"Conspiracy theory" is usually used as a pejorative label, meaning paranoid,
nutty, marginal, and certainly untrue. The power of this pejorative
is that it discounts a theory by attacking the motivations and mental
competence of those who advocate the theory.
By labeling an explanation of events "conspiracy theory,"
evidence and argument are dismissed because
they come from a mentally or morally deficient personality,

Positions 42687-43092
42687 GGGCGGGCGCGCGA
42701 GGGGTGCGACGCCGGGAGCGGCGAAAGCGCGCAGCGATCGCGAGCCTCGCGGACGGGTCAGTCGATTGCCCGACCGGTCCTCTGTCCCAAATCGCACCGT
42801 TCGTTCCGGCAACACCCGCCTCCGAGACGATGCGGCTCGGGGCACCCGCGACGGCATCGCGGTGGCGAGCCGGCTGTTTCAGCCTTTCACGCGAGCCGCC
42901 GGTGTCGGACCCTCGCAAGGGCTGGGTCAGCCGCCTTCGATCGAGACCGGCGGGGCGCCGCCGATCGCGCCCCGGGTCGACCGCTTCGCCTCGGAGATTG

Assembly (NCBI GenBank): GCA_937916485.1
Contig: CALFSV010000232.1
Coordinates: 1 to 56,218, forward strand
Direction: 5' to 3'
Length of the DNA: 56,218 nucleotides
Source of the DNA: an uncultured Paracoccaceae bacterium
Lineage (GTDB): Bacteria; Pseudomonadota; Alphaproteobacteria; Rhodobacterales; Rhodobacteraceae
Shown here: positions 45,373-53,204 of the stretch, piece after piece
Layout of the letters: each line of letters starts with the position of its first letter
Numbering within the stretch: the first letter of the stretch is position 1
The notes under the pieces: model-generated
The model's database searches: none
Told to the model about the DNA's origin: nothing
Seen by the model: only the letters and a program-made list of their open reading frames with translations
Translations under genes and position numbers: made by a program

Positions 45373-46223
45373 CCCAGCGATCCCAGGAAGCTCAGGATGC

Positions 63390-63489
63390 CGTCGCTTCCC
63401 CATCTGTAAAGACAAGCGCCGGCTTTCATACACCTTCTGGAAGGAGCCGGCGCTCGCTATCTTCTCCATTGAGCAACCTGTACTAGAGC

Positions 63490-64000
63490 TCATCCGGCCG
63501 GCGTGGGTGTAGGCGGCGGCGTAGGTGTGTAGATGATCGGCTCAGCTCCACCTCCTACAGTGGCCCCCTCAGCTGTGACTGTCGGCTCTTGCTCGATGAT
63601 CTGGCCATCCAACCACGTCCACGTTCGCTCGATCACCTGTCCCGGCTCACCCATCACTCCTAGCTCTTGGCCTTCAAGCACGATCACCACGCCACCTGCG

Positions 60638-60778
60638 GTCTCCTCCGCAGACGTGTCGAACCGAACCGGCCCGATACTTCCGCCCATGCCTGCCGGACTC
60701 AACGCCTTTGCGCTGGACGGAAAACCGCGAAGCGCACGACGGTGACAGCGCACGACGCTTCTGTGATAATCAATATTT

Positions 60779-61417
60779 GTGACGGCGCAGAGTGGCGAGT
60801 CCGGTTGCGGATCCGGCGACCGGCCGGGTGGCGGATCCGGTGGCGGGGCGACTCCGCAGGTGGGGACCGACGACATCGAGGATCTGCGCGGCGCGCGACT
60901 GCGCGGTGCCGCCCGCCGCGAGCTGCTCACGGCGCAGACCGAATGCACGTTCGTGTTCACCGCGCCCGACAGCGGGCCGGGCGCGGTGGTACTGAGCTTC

not because they have been shown to be incorrect.
Calling an explanation of events "conspiracy theory" means, in effect,
"We don't like you, and no one should listen to your explanation."
In earlier eras other pejorative labels, such as "heresy," "witchery,"
and "communism" also worked like this.
The charge of "conspiracy theory" is not so severe as these other labels,
but in its way is many times worse. Heresy, witchcraft, and communism
at least retain some sense of potency. They designate ideas to be feared.
"Conspiracy theory" implies that the ideas and their advocates
are simple-minded or insane.